“It’s taken a long time for insurance claims to trickle in and for FEMA to put their new flood maps together,” he says.
One of the major challenges is getting insurance at a reasonable rate. “Right now, there is no one willing to insure anything built in the State of Louisiana,” says Vodonavich. While no private firms will offer insurance, Vodonavich says the “insurer of last resort,” government-sponsored Louisiana Citizens Property Insurance Corp. will, but the rates are extremely high. He claims insurance on a $200,000 property would cost $6,000-$7,000 annually.
Wendy Davidoff, marketing manager at Quad-Lock Building Systems also reports rebuilding is “going at a snail’s pace.” “The second disaster in the Gulf Zone is the federal assistance programs – no one can get the money secured to start their projects,” she says.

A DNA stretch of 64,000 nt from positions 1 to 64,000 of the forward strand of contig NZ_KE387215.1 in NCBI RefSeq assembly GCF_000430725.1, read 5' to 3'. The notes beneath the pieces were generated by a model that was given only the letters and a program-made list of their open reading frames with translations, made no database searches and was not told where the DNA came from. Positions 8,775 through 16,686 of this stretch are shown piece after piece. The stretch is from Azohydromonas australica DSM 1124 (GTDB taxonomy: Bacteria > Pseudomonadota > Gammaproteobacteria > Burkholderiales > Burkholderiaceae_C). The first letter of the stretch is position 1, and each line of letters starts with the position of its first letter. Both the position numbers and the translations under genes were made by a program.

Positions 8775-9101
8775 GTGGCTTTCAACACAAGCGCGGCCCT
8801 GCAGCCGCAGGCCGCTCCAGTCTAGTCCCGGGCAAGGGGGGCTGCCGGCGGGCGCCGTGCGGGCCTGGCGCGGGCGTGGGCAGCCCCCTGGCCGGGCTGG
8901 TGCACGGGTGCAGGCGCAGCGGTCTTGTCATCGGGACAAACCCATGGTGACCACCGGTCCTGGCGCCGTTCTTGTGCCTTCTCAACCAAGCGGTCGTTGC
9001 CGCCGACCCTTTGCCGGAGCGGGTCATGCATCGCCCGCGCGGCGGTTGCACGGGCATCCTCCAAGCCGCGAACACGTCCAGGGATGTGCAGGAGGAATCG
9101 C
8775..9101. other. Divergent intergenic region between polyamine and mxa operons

Patrick Murphy, president of American PolySteel, predicted a slow rebuild when interviewed in last January’s industry forecast article. “Because of the scale of the disaster, it’s going to be a generational rebuilding process that takes 10 to 20 years,” he said at the time. “But ICFs are making a significant inroad, and we’re still in just the early stages of rebuilding.”
Signs are very positive for ICFs in the long run. “Many people that wanted to rebuild have had to wait for a year or two for FEMA to tell them where,” says Vodonavich, “so they had a chance to get educated. Most people here have educated themselves about ICFs, and all the hard work we did after Katrina is coming back 10-fold.”